Iris danfordiae is bright yellow and one of the first to flower in mid-January. It's compact, so looks best in a shallow alpine pot. The bulbs are not expensive and tend to flower less well after the first year, so it's a good idea to buy fresh ones each year for the best display.

Iris reticulata flowers on short stems and looks like an especially glamorous crocus. The variety ‘Harmony’ has particularly deep-blue flowers with a gold blaze on the lower ‘fall’. Its leaves remain quite stubby during flowering, but then grow taller to reach 30cm or more at maturity. ‘J.S. Dijt’ has rich reddish-purple flowers that open rather later, but is another superb choice. Iris histrioides is a member of the reticulata group. While the cultivar ‘George’ is especially magnificent, with rich plum-purple flowers that are rather larger than most others in this group, ‘Lady Beatrix Stanley’ has lovely blue flowers, with a yellow marking in the centre of the petals, carried on a short stem. All cultivars of Iris histrioides flower strongly year after year. Plant the bulbs from mid-November.

Pansies and violas

Myrtle, coreopsis and pansy container

For long-lasting winter colour it's hard to beat the cheerful display of winter-flowering pansies and violas. Pansies have larger flowers than violas, but are more prone to weather damage, especially heavy rain, which makes the big petals flop and hang sadly. Violas have small flowers on more compact plants, but remain upright and unaffected by most weather. Both come in a huge range of colours, from pale yellows and pinks to wonderful rich reds and purples, and will flower bravely through the very worst of winter weather. The largest blooms are found in the Bingo, Delta and Imperial series, the Ultima series has medium-sized flowers in a range of colours, and the widest span of single colours is in the Universal series. All are cheap, readily available and an absolute delight.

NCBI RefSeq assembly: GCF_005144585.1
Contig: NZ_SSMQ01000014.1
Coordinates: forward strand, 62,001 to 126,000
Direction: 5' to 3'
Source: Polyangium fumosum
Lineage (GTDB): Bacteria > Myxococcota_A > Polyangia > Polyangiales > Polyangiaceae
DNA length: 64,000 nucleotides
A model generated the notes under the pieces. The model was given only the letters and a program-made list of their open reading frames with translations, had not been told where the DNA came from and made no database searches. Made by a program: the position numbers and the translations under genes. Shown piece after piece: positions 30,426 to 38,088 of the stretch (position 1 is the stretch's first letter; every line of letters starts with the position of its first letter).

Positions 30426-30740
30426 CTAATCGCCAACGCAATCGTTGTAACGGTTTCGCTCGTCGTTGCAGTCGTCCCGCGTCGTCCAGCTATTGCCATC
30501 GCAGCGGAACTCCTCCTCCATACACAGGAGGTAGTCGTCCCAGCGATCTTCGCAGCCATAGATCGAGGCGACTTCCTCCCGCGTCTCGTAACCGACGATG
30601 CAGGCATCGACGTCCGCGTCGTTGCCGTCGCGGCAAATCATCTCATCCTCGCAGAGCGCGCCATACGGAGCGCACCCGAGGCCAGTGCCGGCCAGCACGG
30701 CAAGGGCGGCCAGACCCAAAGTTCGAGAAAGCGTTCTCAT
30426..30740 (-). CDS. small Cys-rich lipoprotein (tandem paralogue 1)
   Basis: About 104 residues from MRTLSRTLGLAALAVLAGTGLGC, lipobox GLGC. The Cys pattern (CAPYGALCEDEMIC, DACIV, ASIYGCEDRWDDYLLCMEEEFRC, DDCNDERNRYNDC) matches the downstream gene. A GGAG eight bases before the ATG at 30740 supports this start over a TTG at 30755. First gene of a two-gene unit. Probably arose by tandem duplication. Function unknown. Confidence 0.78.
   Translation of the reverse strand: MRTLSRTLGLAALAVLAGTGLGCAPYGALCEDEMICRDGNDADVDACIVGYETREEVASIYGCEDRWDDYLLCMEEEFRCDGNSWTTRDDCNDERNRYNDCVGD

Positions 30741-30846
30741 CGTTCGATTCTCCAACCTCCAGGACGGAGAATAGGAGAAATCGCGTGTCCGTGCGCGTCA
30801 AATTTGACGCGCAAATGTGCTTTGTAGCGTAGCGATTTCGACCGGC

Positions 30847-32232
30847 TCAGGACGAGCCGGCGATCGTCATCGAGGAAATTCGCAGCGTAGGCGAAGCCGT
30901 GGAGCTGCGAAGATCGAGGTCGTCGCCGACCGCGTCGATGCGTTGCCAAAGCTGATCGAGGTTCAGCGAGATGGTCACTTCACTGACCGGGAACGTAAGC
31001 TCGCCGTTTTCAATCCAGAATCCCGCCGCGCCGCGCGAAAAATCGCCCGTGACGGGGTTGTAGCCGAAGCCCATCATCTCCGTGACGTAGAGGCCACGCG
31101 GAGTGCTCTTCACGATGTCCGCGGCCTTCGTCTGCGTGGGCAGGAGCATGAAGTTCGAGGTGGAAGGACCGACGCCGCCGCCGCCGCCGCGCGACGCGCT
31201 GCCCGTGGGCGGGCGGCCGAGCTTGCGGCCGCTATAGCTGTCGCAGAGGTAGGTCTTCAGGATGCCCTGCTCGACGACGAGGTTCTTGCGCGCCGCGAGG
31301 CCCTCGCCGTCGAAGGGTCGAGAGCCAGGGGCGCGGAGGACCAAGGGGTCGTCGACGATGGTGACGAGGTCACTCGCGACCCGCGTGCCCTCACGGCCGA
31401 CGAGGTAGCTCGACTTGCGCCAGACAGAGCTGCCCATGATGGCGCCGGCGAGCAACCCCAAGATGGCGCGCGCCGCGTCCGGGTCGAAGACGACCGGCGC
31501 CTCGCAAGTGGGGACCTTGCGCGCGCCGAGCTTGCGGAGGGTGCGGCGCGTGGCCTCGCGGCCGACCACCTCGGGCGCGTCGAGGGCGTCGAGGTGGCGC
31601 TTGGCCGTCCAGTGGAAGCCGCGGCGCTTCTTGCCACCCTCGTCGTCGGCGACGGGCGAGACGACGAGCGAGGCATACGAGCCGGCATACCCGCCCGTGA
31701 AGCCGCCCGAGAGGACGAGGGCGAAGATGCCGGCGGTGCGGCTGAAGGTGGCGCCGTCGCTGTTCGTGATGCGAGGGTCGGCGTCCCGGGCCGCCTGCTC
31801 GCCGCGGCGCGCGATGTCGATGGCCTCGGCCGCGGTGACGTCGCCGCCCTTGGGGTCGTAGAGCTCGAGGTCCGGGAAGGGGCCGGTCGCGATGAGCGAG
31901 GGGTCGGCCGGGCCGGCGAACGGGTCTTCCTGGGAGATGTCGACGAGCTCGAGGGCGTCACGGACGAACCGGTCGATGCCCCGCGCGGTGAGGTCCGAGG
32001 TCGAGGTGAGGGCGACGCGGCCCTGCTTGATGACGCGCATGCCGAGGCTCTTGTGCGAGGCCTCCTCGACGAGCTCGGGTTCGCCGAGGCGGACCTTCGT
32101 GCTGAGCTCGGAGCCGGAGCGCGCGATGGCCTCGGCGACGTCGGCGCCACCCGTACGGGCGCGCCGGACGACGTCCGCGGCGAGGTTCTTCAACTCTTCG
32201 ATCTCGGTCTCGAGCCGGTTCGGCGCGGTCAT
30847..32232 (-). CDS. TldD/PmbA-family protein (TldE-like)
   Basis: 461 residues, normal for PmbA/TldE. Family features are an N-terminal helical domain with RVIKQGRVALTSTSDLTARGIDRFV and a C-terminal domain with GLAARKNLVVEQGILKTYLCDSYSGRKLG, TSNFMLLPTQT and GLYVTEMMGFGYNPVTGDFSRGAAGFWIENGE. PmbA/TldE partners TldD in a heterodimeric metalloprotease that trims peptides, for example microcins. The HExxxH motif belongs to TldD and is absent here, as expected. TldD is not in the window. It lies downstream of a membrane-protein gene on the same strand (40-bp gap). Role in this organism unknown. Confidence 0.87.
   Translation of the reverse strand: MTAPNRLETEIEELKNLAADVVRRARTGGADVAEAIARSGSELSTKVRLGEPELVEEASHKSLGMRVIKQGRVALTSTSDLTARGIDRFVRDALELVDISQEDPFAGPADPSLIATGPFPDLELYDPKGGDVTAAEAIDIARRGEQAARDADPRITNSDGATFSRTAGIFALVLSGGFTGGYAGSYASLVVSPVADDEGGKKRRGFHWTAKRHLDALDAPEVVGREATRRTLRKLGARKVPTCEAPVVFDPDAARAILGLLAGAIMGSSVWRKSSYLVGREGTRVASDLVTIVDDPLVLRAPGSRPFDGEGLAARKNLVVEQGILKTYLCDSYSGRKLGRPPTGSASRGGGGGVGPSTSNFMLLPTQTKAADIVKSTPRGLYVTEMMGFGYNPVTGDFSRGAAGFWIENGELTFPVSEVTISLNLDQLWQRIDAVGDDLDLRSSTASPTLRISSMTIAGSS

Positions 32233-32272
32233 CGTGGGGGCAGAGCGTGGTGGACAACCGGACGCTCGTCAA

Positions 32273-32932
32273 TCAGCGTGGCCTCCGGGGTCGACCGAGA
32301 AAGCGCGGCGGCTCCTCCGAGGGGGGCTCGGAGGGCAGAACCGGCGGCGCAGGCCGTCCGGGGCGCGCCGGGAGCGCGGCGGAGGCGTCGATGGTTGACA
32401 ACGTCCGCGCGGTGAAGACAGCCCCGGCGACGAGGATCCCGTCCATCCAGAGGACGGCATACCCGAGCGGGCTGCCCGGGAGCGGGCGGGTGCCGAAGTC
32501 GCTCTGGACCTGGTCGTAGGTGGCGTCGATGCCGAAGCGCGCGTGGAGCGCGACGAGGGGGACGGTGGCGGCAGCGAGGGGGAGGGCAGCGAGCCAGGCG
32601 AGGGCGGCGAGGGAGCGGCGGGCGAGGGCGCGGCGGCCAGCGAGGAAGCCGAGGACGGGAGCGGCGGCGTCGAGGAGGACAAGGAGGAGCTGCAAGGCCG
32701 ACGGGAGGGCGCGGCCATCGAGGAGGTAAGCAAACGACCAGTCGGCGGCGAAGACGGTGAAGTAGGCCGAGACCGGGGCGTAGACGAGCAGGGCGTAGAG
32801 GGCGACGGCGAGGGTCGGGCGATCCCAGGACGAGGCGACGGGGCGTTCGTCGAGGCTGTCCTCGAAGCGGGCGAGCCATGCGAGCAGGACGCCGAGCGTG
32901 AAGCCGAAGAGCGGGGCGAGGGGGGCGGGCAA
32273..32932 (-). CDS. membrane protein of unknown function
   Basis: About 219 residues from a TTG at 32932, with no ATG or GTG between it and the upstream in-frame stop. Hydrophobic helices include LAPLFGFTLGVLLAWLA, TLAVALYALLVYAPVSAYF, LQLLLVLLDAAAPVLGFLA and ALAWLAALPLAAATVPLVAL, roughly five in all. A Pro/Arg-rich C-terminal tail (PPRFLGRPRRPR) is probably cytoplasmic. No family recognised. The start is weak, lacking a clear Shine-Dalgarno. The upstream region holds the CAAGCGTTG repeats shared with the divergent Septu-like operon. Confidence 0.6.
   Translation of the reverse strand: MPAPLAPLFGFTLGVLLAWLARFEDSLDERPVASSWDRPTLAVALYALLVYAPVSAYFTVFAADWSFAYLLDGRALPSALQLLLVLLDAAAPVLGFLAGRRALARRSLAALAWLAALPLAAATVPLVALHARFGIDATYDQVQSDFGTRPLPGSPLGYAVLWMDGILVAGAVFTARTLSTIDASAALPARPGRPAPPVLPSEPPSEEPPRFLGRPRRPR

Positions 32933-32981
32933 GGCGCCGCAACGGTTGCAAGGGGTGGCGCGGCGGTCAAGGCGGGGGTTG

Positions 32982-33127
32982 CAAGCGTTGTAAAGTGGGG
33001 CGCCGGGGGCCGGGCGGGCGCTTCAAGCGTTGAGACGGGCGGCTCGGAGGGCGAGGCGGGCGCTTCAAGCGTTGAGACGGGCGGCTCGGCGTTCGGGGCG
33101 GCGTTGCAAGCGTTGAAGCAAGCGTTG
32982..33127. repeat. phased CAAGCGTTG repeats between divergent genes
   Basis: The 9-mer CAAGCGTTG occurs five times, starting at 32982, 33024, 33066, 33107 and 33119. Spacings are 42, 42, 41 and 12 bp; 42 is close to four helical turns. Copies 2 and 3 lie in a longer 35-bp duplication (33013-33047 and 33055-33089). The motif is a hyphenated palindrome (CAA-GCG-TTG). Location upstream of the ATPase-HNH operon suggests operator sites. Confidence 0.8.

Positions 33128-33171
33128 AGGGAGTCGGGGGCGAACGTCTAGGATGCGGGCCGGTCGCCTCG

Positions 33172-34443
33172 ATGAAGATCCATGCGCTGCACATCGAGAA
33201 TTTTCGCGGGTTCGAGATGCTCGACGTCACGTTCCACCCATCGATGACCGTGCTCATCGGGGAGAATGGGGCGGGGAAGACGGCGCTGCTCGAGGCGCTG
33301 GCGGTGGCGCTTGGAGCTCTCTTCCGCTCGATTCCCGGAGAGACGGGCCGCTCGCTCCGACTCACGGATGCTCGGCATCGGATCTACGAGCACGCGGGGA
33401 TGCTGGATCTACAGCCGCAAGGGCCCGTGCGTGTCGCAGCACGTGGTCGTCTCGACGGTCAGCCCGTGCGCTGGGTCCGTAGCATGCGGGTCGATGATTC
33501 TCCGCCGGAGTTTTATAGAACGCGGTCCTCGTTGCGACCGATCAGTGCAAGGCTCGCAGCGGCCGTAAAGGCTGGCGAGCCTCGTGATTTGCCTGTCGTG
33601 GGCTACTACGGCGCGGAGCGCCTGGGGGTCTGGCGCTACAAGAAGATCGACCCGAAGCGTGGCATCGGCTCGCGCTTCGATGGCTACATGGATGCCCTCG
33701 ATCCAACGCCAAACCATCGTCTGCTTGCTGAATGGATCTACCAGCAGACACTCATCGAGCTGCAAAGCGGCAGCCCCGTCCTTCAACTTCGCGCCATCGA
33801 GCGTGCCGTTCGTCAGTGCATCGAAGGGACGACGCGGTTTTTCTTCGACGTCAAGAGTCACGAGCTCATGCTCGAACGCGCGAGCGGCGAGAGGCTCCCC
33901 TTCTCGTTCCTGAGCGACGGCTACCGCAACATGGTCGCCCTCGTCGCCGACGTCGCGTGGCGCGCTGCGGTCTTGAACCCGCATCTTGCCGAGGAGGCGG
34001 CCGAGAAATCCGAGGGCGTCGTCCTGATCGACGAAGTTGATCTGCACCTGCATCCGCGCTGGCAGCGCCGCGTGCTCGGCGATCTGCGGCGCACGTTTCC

Pansies flower best in cool, damp conditions in light or dappled shade, but are robust enough to endure all but the very harshest conditions. Unlike violas or violets, they will thrive in full sun as long as they are never allowed to dry out. But they should never sit in wet soil either, so make sure that they have good drainage.
Leafmould makes the perfect open compost for pots, but any loose, light growing medium suits them.

Hellebores and primulas

Primula auricula Gold Lace planted in a terracotta pot
Primula auricula Gold Lace planted in a terracotta pot

Hellebores make excellent pot plants and give their best display in the winter months. The oriental hybrids are the most common, starting to perform from February onwards. For earlier colour, go for the stinking hellebore (Helleborus foetidus), with its red-rimmed, apple-green flowers that look as though they’ve been dipped in blood; or the fragrant hellebore (Hellebore odorus), which has plain green flowers. The Christmas rose (Helleborus niger) has many hybrids and will flower from the end of the year, while looking very handsome in a good pot even when only in leaf.


Don't forget the many primulas that start to flower as soon as the sun breaks through in the new year. Gold- and silver-laced polyanthus are ideal, as is the native primrose, Primula vulgaris.